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Old 05-14-2002, 04:04 AM   #1
gui10
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slack init scripts


where can i get a good read (preferably website) on the slack init scripts thingy?
 
Old 05-14-2002, 04:33 AM   #2
NSKL
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You probabli know this already, but as far as i remember the Slack online book on slackware.com has a good section on init scripts...
Hope that helps

-NSKL
 
Old 05-14-2002, 05:41 AM   #3
Locksmiff
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I know its not web, but I have an Unleashed of Slackware 7 I got on sale in a bookstore, Had an old dog eared 3.X that I gave to a friend when I got the 7.0 one
 
Old 05-14-2002, 07:40 AM   #4
vfs
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Slackware uses a BSDish scheme for booting scripts. Got the idea?

Anyway, the best place to start learning about that is /etc/rc.d

HTH a Lil'

vfs.
 
Old 05-14-2002, 08:02 AM   #5
gui10
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thanks all...
 
Old 05-14-2002, 08:34 AM   #6
gui10
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i looked through all the scripts. i can't seem to find the part where they mount the various partitions. i want to NOT mount some of the partitions at boot-up.

any clues where to look?
 
Old 05-14-2002, 08:55 AM   #7
Thymox
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I don't mean to be rude, but is there any particular reason you want to do this by editing your init scripts? If you edit your /etc/fstab appropriately, you can have various partitions only mount when you specify (as with cds/dvds/zips/floppies/etc).
 
Old 05-14-2002, 02:48 PM   #8
vfs
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If you don't want to mount all your partitions, do what Thymox said, this way. Suppose you don't want /dev/hda1 to be mounted at boottime. So put this line (replace the existing one!) in /etc/fstab:

/dev/hda1 /my_bad_named_dir ext2 noauto 0 0

HTH.

And please, ask correctly for help. I thought you were interested about learning how the booting process works, not mounting/umounting devices.

BTW, 'grep' for the line 'mount -a' in /etc/rc.d (I can't remember if in /etc/rc.d/rc.M or rc.S). This one mounts every partition duringboot proccess.

vfs.
 
Old 05-14-2002, 04:57 PM   #9
gui10
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firstly, i WAS interested in the booting process, so my question was relevant. the unmounting bit came later.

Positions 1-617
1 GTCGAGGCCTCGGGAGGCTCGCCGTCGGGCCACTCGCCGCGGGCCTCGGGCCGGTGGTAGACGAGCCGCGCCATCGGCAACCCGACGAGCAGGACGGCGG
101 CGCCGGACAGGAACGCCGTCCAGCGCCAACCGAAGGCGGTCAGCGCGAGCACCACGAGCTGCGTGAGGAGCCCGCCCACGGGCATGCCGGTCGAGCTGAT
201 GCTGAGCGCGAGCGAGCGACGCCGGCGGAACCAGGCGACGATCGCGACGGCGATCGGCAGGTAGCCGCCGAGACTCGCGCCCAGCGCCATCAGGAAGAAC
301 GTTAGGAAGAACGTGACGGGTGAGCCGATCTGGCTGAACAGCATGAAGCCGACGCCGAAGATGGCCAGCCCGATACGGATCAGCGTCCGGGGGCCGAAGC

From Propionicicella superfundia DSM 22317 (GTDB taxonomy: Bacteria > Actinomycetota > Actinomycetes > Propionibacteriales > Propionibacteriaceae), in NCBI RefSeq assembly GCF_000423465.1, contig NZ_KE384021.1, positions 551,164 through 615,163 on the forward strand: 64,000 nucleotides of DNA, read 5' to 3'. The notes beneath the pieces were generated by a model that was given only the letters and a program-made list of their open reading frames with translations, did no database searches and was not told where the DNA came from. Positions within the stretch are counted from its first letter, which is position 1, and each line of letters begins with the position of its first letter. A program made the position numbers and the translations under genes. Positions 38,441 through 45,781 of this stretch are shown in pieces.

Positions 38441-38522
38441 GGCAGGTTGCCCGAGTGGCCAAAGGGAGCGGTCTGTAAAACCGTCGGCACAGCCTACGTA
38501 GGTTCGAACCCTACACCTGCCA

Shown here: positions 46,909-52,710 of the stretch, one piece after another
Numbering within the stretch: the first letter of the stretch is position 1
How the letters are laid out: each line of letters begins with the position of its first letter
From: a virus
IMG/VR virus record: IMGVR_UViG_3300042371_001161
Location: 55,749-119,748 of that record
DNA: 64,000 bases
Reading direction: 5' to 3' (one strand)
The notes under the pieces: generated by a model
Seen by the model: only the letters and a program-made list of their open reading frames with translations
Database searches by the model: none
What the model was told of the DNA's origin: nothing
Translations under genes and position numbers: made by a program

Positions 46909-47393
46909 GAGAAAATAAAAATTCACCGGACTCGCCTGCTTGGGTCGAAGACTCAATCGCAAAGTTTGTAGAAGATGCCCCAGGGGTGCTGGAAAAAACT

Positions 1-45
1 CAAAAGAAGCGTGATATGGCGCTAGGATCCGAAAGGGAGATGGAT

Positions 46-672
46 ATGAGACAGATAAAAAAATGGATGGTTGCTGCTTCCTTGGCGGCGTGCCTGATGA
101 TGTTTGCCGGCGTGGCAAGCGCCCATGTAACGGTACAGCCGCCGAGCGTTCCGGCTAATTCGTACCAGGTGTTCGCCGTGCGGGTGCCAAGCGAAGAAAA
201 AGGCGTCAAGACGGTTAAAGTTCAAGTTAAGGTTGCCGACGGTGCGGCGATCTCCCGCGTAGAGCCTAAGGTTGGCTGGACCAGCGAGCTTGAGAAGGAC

secondly, don't worry about being rude. i'll roll with it.

thirdly, why didn't i use /etc/fstab? coz i was looking too deeply into something new and forgot all about it.

thanks for the help.
 
Old 05-15-2002, 06:58 AM   #10
Thymox
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Didn't see the trees for the wood, eh? We've all been there at some point (some of use are still there - I've made myself a nice little cottage coz I'm there so frequently). Just outta curiosity, which part of the boot process were you looking at? I recently (last week) had to drastically kill my machine so I will be starting afresh. Since I haven't got time to fiddle with an LFS at the moment, I was going to look into boot-processes myself...
 
Old 05-15-2002, 08:07 AM   #11
vfs
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Gui10:

Ok... Nevermind, but I think you could, i don't know, post something like "Howto ..." . Recently, I posted some bad subjects and people started to ... on me :-/

Anyway... Looks like your problem is over, uh?

vfs.
 
Old 05-15-2002, 12:12 PM   #12
gui10
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yea... i guess i gotta use more imagination for my thread headers. i usually spend 5 mins wondering what i should put and end up putting something really lousy. geez...

well, i was looking into ALL the scripts relating to the boot process for the first time in my linux adventures. initially it looked intimidating so i approached with some trepidation. but eventually some of it made sense. the best part is that it's really well commented, thanks to Patrick. hardly need to look elsewhere to know where things are enabled/disabled or what's going on. after staring for a while, it made sense. (of course, it also meant hitting my forehead after reading Thymox's apt reminder about fstab... )

of course, that doesn't mean i can understand all of the stuff i'm looking at. a lot of it still looks like garbled nonsense to me (i know it's not... i'm just not all that familiar with scripts at the moment... )
 
  


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